Avoiding having to design two entierly different serieses for warm and cold climate regions (as were the 113 and 115 Serieses), JNR’s designers decided that the 211 Series would’ve been a basic standard design with eventual subserieses’ minute differences to cope with the harsher cold regions’ climate.
Four basic subserieses were designed:
– The -0 Subseries was to be the base of the group, being designed for warm regions (south of Tokyo) and fitted with a cross-seating arrangment.
– The -1000 Subseries was intended for cold regions (northwards of Tokyo as far as the 1.5Kv DC catenary went) and was fitted with a cross-seating arrangment.
– The -2000 Subseries was intended for warm regions and was fitted with longitudinal seating (like “proper” commuter trains).
And finally, the -3000 Subseries was intended for cold regions and was fitted with longitudinal seating.

 

All four subseries were built starting from 1985 and were introduced simultaneously with the timetable change of the 3rd of March 1986 in two areas: Tokyo and Nagoya.
Tokyo obviously got the bulk of the first order, with -0 and -2000 subseries sets (formed in 10+5-car sets) being deployed on Tokaido Line services between Tokyo and Atami and with -1000 and -3000 subserieses (formed in -5 and -3-car sets eventually coupled togheter to form 15-car sets) being deployed on the Takasaki and Utsunomiya Lines between Ueno and Takasaki or Kuroiso.
15-car sets on both lines were fitted with two single-level SaRo 211 type reserved-seating green cars. All of the Tokyo area sets were fitted in an adaptation of the “Shonan” livery of 113 and 115 Series trains: orange and dark green.

 

By 1987, the 211 Series fleet was formed of 258 cars: eight in Nagoya and 250 in the Tokyo area (85x -0 and -2000 subseries sets and 165 cars for the Takasaki and Utsunomiya Lines). The 211 Series had been a complete success, with both image-improving, and most importantly, cost saving objectives being fully met – the 211 Series was one of the trains that JNR needed in order to have a fighting chance against the impending privatization, with the final, and most sought after objective, being to completely avoid it.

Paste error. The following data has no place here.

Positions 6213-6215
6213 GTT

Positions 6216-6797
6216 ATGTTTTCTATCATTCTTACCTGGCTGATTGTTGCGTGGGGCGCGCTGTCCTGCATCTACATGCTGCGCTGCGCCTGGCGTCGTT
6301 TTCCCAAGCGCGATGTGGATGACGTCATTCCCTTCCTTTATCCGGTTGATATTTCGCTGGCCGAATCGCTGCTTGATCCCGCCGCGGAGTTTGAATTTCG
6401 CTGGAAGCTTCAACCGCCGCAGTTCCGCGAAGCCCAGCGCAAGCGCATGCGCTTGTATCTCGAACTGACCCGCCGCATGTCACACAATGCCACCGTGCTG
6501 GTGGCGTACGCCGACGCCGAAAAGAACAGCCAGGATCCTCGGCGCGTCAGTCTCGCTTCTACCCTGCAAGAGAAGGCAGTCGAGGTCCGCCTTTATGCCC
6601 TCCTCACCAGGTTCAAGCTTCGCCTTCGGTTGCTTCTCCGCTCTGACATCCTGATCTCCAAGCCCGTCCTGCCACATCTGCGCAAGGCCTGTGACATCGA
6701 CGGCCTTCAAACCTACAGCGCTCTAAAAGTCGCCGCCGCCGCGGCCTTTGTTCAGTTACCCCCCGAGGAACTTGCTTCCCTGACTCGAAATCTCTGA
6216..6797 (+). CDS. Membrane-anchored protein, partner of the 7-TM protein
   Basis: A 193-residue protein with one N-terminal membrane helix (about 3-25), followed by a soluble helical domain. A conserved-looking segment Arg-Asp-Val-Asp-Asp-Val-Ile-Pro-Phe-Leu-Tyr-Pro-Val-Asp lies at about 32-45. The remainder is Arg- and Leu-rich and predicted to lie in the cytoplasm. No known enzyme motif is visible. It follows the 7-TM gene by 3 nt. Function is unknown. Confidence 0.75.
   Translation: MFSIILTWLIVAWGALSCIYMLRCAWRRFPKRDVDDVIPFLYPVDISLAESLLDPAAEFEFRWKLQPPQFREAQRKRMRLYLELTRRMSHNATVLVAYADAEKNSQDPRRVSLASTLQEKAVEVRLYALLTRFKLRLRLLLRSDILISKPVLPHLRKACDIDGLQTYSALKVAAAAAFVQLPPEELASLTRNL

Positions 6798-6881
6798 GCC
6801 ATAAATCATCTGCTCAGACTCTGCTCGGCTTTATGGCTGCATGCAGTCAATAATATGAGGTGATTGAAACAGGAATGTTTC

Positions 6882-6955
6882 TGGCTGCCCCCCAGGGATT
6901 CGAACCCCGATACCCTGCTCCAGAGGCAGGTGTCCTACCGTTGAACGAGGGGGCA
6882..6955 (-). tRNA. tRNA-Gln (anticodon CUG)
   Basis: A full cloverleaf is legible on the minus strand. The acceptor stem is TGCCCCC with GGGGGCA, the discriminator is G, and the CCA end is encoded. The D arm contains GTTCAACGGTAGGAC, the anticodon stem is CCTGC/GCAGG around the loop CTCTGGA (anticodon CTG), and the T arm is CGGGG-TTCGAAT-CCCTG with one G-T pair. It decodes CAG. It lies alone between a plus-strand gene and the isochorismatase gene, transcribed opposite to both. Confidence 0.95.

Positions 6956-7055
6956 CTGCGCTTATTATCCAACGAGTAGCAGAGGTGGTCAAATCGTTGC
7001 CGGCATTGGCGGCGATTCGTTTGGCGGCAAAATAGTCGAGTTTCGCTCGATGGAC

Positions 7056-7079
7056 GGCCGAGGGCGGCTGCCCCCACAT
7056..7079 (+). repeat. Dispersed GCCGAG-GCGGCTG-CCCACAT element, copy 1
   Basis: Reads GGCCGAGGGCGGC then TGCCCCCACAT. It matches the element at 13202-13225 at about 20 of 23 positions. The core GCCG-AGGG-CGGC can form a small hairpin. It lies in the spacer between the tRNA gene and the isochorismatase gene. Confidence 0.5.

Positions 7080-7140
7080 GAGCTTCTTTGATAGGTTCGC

However, the fate of JNR had been sealed even before the national railway’s designers drew the first line on the 211 Series’ blueprints. JNR’s issues were too deep and radicated to be resolved just by the introduction of new designs, and while the 211 Series (and related similar designs, such as the 205 Series) were a good answer, they were only to part of JNR’s vast array of issues.
Privatization ultimately came on the 1st of April 1987, with JNR being split into six regional companies and a nationwide freight carrier. With the splitting of JNR, the 211 Series’ fleet was split as well, with the Tokaido, Takasaki and Utsunomiya lines’ fleet being inherited by JR East, while the two Nagoya sets were inherited by JR Central.

 

However, both companies immediately recognized the 211 Series as a well-designed train, being relatively inexpensive while superbly reliable and perfectly adequate to both companies’ needs.
Therefore, both JR East and JR Central decided to continue ordering 211 Series sets as an interim mesaure, until their own new suburban train designs would become reality.